The University of Trieste has awarded an honorary degree in Medical Biotechnology to Prof. Rino Rappuoli, head of research at the Fondazione Biotecnopolo di Siena and the National Pandemic Centre (Centro nazionale anti pandemico – CNAP), and leading international figure in the research and development of a new generation of vaccines.
A reference point for the scientific community during the Covid-19 pandemic, Rappuoli has been working on second-generation monoclonal antibodies against SARS-CoV-2 since 2020. He is considered the father of reverse vaccinology, a technology now used to develop vaccines from genomes.
His extensive research activity, now spanning 40 years, has consisted of 795 original scientific publications and several books. He was also recently awarded a 2.5 million euro ERC Advanced Grant for a research project on the development of new monoclonal antibodies.
Throughout his career, Rappuoli has received many public awards and prizes: from being appointed to prestigious international scientific organisations to being awardedthe Gold Medal of Merit for services to public health in 2005. Always committed to making global health sustainable, the Italian microbiologist founded the GSK Vaccines Institute for Global Health, an institute that develops vaccines for developing countries.
From an academic point of view, Rappuoli is an Honorary Professor of Vaccinology at Imperial College London and Senior Professor at the University of Siena.
In his lectio magistralis, entitled 'I vaccini del futuro e la conquista di traguardi impossibili’ (future vaccines and achieving impossible goals), Rappuoli stressed the importance of vaccines in recent history and outlined how we are going to beat off two major challenges through the development of mRNA vaccines: blocking antibiotic-resistant superbugs and fighting cancers, probably starting with melanoma.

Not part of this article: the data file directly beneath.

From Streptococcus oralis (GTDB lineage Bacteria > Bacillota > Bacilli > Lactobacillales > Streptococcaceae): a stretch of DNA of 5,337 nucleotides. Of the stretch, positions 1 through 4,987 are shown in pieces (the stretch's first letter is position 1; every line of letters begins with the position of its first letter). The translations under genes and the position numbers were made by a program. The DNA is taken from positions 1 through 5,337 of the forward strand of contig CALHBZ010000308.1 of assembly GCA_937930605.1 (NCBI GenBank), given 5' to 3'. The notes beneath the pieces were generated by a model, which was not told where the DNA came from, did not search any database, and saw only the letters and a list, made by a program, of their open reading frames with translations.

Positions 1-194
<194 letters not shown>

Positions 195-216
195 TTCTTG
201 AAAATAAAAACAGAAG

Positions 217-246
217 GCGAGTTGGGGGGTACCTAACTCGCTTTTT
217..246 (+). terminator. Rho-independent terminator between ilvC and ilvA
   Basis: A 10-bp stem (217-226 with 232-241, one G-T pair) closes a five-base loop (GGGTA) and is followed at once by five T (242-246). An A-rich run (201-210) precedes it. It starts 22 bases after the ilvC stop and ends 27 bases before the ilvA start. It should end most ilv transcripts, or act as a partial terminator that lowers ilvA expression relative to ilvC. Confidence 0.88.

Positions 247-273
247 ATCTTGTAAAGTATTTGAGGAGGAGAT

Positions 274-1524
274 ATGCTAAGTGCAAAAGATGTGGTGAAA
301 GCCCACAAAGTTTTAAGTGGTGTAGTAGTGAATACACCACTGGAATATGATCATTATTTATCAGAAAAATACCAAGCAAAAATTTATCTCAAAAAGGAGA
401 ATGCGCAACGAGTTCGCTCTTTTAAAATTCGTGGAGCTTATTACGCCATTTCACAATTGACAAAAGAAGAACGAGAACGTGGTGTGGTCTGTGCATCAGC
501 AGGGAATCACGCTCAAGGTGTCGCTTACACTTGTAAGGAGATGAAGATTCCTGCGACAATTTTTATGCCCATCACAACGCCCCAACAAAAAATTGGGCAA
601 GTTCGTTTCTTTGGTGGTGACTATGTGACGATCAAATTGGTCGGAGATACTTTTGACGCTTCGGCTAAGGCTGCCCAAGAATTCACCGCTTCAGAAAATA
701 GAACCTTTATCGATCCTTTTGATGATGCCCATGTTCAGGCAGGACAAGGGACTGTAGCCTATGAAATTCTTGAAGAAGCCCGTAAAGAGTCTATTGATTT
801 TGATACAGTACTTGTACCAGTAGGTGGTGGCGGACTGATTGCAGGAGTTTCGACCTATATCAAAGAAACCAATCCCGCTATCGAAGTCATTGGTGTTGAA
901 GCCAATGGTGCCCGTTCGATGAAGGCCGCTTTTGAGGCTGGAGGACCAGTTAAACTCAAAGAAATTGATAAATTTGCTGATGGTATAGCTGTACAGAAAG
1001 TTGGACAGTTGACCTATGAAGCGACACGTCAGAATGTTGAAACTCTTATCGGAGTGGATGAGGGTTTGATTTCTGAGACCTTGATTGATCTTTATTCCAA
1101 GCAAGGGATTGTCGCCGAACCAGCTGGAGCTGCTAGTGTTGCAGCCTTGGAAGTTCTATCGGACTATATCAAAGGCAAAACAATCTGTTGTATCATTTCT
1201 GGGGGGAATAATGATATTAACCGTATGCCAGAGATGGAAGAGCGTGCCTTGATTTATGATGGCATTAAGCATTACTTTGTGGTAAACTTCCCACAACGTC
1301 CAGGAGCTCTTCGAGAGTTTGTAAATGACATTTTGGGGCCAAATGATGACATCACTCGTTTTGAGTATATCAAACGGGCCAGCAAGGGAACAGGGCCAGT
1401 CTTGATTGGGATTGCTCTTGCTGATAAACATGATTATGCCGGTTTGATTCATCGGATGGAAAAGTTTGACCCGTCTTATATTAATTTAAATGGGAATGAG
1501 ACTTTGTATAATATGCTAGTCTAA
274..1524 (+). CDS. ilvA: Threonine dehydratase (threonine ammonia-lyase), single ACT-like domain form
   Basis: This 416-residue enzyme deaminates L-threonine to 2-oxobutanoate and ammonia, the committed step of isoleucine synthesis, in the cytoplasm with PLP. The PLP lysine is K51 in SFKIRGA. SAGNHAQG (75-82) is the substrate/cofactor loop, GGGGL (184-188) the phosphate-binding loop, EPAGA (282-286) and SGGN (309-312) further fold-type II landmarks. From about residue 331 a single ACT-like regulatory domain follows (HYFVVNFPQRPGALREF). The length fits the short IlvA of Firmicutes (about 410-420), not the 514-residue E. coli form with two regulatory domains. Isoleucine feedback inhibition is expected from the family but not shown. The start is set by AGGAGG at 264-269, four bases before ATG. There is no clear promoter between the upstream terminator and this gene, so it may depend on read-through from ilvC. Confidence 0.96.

'It is a great honour for me to receive this important award from one of our country's leading university institutions,' Rappuoli commented. ‘The health challenges ahead of us are still numerous and compelling, and we have a duty to continue along the road of research and innovation, because only through them will we have the opportunity to increase the knowledge we can pass on to future generations'.
Rappuoli also stressed the importance of research on cancer vaccines: 'There is a very promising initial study that has not yet been published but has been reported at congresses, a collaboration between Merck and Moderna, on a case of melanoma where a personalised vaccine was given in addition to the normal therapy. Those who also received the customised vaccine had a 65% decrease in recurrence or mortality. This is a new and promising area and the first time we are seeing results like this, so new horizons are opening up'.
The honorary degree ceremony was part of UniTS Graduation Day where 129 new PhD graduates were presented to the public and celebrated with the traditional 'cap toss'.
Graduation Day 2023 established two very significant new records for the University of Trieste. For the first time among the new PhDs women (67) outnumbered men (62). International presence was also more prominent than ever, with 16% of the new PhDs coming from abroad.